What happens when you’re told that you were a mistake, that you shouldn’t have been born, and that your parents were selfish to allow you into this world?
One of my dear friends, Caleb Jones, has been forced to face that question head on in the last few days and weeks. His thoughts on struggling with Cystic Fibrosis made me stop. I’ve known Caleb for the last few years, we’ve roomed together, played soccer together, and (in the tradition of southern-born men) shot guns together. Despite facing some unique challenges, Caleb lives life with an intense fervor and zeal that is inspiring.
And he never complains.
Please lend Caleb your eyes for a few minutes, I promise it’ll be worth it.
How should a person respond when they find the pros and cons of their very existence being debated? I found myself in this position as I read this article. A mother asking for donations for her child with cystic fibrosis, a hereditary genetic disease, is met with disgust from her neighbor and told, “There’s no need for you to keep having these children…there’s a test for that, you know.” Apparently this viewpoint is widespread: the belief that children with cystic fibrosis are dead weights on society and that civilization would be better if this problem was avoided from the start with prenatal testing and pregnancy termination. In essence, many believe it would be better if these children never lived. It would have been better if this problem was avoided from the start.
I am one of the 30,000 Americans who live with cystic fibrosis, and it is difficult to adequately describe how I feel after reading this. On one hand, I have never heard this sentiment verbalized in my presence. I was never told that I should not have been born. Understanding and support is the sentiment I feel from others. In that sense, this specter of insult and degradation is far from me. But the whispers of strangers, and the words meant behind the words spoken reveal much. Virtually no one will say that a group should be killed because of their handicap or condition, but many will say that prenatal testing can provide women useful information as they exercise the right over their own body. No one openly advocates the elimination of certain populations, yet it happens nonetheless. It is already happening to those with Down’s Syndrome. With the article above, I find that it is probably happening to those with cystic fibrosis, too.
This article resonates with me for a different reason than my diagnosis. The high school American History class I teach is currently studying World War II and the rise of fascism in Germany: another instance where the value of entire populations was determined, the problem to society was identified, and the solution enacted. Such a comparison may seem far-fetched in a time free of Nazis, brown shirts, and kristallnachts. But as Ellie Weisel warned, tanks and guns and anger and hatred are secondary evils. Brown shirts and blitzkriegs and concentration camps are all visible and prompt fierce resistance. True evil resides and festers and matures to terrifying power under the shadow of indifference. And indifference is the sickness that infects our culture today and breeds the sentiment of that callous neighbor.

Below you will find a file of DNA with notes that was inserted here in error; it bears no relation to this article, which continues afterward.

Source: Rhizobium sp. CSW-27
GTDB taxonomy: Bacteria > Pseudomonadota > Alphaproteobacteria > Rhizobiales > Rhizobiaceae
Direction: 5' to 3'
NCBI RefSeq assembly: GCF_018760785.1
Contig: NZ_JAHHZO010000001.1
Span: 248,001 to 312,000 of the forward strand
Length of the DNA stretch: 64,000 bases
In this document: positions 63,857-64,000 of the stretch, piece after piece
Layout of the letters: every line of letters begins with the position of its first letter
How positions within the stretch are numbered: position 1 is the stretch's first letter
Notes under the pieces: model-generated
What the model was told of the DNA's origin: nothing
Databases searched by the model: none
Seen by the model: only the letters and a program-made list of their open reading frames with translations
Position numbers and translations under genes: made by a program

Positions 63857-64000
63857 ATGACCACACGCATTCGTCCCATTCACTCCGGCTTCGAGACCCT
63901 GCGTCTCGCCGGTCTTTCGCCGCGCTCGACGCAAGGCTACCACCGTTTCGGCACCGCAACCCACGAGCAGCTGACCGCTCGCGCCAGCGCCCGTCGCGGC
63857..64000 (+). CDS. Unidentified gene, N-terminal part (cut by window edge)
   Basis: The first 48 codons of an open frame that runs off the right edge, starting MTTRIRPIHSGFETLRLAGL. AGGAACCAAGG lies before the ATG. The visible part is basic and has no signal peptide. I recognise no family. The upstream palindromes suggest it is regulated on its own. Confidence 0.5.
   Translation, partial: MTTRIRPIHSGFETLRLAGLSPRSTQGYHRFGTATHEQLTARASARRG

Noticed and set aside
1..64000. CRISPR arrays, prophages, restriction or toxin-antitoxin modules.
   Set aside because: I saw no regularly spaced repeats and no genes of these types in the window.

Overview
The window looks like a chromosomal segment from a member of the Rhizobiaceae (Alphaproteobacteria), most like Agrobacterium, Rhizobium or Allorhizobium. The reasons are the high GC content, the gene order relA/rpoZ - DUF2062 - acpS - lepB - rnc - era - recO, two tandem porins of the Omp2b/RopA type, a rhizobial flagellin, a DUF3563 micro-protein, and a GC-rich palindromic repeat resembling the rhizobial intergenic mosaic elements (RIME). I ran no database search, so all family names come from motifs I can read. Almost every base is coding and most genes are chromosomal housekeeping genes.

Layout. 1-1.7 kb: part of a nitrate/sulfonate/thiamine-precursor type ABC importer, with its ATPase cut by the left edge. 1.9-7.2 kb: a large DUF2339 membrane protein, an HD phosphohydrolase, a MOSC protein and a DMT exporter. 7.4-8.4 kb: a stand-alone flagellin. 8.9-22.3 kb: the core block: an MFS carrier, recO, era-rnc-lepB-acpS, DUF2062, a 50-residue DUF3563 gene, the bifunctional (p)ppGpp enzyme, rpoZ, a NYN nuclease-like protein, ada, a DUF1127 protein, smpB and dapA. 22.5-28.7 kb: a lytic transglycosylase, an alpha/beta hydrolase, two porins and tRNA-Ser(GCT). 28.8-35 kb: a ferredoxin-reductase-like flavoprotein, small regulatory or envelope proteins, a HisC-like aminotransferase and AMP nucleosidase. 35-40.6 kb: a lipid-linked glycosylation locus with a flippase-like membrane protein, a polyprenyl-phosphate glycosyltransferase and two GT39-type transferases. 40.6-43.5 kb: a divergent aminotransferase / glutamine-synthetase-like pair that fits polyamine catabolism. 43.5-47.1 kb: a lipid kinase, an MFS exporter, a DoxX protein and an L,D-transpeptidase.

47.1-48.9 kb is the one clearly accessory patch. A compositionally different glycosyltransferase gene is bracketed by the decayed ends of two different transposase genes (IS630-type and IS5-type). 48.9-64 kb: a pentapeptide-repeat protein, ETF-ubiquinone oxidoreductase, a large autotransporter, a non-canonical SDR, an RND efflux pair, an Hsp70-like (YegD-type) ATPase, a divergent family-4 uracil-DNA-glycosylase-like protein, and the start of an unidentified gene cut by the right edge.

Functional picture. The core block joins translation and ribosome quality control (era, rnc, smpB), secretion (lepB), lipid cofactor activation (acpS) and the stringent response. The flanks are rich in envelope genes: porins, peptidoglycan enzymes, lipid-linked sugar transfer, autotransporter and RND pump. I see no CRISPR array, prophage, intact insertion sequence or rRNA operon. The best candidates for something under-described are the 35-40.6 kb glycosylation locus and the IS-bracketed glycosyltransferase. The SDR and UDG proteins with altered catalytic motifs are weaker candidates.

With prenatal testing, nearly ninety percent fewer souls are brought into the world with Down’s syndrome today, but none of them were cured. They were purged from society, and society remained silent and indifferent. Indifference is bred because the evil is unseen. There are no coffins or mass graves for those who are deemed not worthy of the monetary or emotional expense. There are only trashcans and medical waste facilities. They are forgotten and disposed. Any sensitivity to their humanity is brushed away by the simple line, a woman’s right to choose, someone else’s decision, an agent of indifference. Under this guise, evil grows.
Evil like this does not start spontaneously. It starts with an idea that sprouts and develops in the minds of men. In Weimar Germany, an idea of Jews as an annoyance came first. That was anti-Semitism. Then, Jews became a problem to be fixed. That was discrimination and oppression. Then, they were an enemy of the state to be eliminated. That was the holocaust. Presently, unwanted pregnancies of all stripes are considered annoyances. Taking root is the belief that these annoyances are problems to be fixed. With the health of the country becoming more and more a responsibility and an expenditure of government, how many intermediate steps are necessary for expensive populations (e.g. those with cystic fibrosis or Down’s syndrome) to become enemies of the state? I for one will not place my bets on stopping a slippery slope.
So, how should a person respond when they find the pros and cons of their very existence being debated? By fighting like your life depends on it. While the debate itself is demeaning, at least it remains a debate. In this debate, this fight, ideas in the mind of humanity form the battlefield. I will fight the evil idea of human beings holding relative worth based on their contribution to society, and stand on the inherent and unalienable worth and dignity of being human. Ideas matter, have serious consequences, and warrant a fight for their defense and advance. I will fight to bring this evil to the light, kill the indifference that silence brings, and treat evil ideas as seriously as they warrant. I have chosen my side in this battle. I suggest you choose yours.